When you think about the most random humour, the one that features an array of ridiculous characters in a musical (including, just maybe…Hitler), what comes to mind? If your first answer is Taika Waititi’s “Jojo Rabbit”, you’re on the right track, but you’ve got to watch “The Producers” to fully understand what I mean.
The play is such a bomb of random humour, catchy songs, and a brilliantly written story.
The movie (released in 1969) which told the original story of “The Producers” is still a classic and holds 96% on Metacritic and 90% on Rotten Tomatoes. It also received an Academy Award for writing. I will be frank: I haven’t seen the movie or its 2005 version, but I jumped on youtube to educate myself on these more, as I was getting home from the performance. So bear with me, I’m still pretty new at this.
Here’s “The Producers” synopsis in a nutshell:
An ambitious Broadway producer and a mild-mannered accountant plan to pull off the biggest flop in history, bilking their modest and poor backers out of millions of dollars. Only one thing goes awry: the show is a smash hit!
Leo Bloom and Max Bialystock, all but manage to instill a sense of fecklessness in their unrestrained antics as they fumble their way through finding a show (“Springtime for Hitler”), hiring a director, raising the money, and then going to prison for their misdeeds, are lessons in broad comic construction. Despite its extreme comedy, the adventure is a trip about a friendship between two very different men.
The show at the Bridewell Theatre:
The humour of the story is… just right on point for me! It’s weird, it’s a black comedy with some satire and puns thrown into it. Being Polish, it cracks me up that someone used Bialystok (name of a city in Poland, not related to anything Jewish) as a surname. Also, it’s just fun to hear how people try to pronounce it 😉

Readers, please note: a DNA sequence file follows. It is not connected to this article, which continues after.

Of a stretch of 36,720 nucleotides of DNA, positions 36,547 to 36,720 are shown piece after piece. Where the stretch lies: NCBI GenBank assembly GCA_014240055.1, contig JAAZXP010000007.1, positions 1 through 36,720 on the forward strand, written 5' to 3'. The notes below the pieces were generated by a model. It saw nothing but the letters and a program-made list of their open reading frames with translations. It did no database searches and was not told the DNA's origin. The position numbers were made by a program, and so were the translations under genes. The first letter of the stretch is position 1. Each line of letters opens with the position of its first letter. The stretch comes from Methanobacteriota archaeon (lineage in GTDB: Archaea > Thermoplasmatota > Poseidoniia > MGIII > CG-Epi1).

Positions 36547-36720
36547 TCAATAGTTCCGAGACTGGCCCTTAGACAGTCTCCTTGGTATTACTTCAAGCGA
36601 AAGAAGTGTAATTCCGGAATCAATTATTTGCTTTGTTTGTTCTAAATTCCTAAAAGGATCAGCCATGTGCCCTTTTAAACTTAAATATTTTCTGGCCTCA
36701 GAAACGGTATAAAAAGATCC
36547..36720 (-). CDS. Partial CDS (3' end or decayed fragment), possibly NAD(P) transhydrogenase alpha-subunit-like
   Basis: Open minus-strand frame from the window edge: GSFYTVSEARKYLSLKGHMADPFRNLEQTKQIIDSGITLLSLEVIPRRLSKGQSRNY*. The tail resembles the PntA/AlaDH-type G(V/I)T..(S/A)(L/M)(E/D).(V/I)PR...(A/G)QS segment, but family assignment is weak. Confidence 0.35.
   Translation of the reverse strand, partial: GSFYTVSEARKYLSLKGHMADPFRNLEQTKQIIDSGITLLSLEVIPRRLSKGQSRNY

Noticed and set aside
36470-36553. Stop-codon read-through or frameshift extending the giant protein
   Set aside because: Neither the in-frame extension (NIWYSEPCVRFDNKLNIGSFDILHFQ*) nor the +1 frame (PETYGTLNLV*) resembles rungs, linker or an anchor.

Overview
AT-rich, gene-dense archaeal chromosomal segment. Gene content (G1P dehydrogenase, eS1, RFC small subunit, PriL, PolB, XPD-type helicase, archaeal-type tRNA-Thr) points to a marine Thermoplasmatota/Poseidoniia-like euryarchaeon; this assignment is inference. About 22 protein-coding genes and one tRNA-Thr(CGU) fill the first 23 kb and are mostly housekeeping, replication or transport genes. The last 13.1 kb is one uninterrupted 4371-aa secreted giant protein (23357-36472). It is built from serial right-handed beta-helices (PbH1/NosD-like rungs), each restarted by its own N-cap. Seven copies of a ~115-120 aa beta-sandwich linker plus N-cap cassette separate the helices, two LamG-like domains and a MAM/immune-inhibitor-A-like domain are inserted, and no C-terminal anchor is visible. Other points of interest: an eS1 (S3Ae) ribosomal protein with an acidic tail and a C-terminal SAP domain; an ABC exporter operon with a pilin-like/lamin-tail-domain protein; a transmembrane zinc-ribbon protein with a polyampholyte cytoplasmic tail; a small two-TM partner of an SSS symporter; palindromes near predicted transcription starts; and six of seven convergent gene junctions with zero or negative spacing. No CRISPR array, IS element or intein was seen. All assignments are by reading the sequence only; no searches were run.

The Studio Company filled up the stage with so much energy, I didn’t even know it was possible. I could feel that the actors are truly enjoying being on stage and spending time with each other – it’s rare to feel something like this! (last time I got this vibe was when I saw Zorro at Charing Cross theatre – which I highly recommend watching before it closes soon).
Dom Conte as Max Bialystock just owns the stage – he has this fantastic presence that draws attention – and wow, the voice! Partnering with him is Ricky Hutchinson as Leo Bloom – who starts a little bit on more of a quiet side, and develops his presence during the play, until the final songs “Til Him” and “Leo and Max” showcase his true energy.
I just have to praise the whole ensemble for their well-performed dance performances and quick outfit changes, it all just created a truly magical experience for the audience. Also – the costumes. From my quick youtube research (very pro, you see), it looks like the outfits were almost 100% the same as in the movie version – and that’s impressive taking into the account complex costumes like the food-inspired gowns during “Springtime for Hitler” and tons of granny outfits, complete with walkers.
It’s not a perfect show – there were some minor issues with the sound and microphones, but as it was the opening night, things like these just happen. I would still give the show 5/5 – I haven’t laughed so much for long! If you ask me – it’s funnier than the “Book of Mormon” 🙂
I’m looking forward to seeing more Company Studio productions in the future!
Directed by: Victoria Gimby
Musical Director: Benjamin Levy
Choreographer: Philip Michael Thomas
Ticket price: £20
23-28 May 2022
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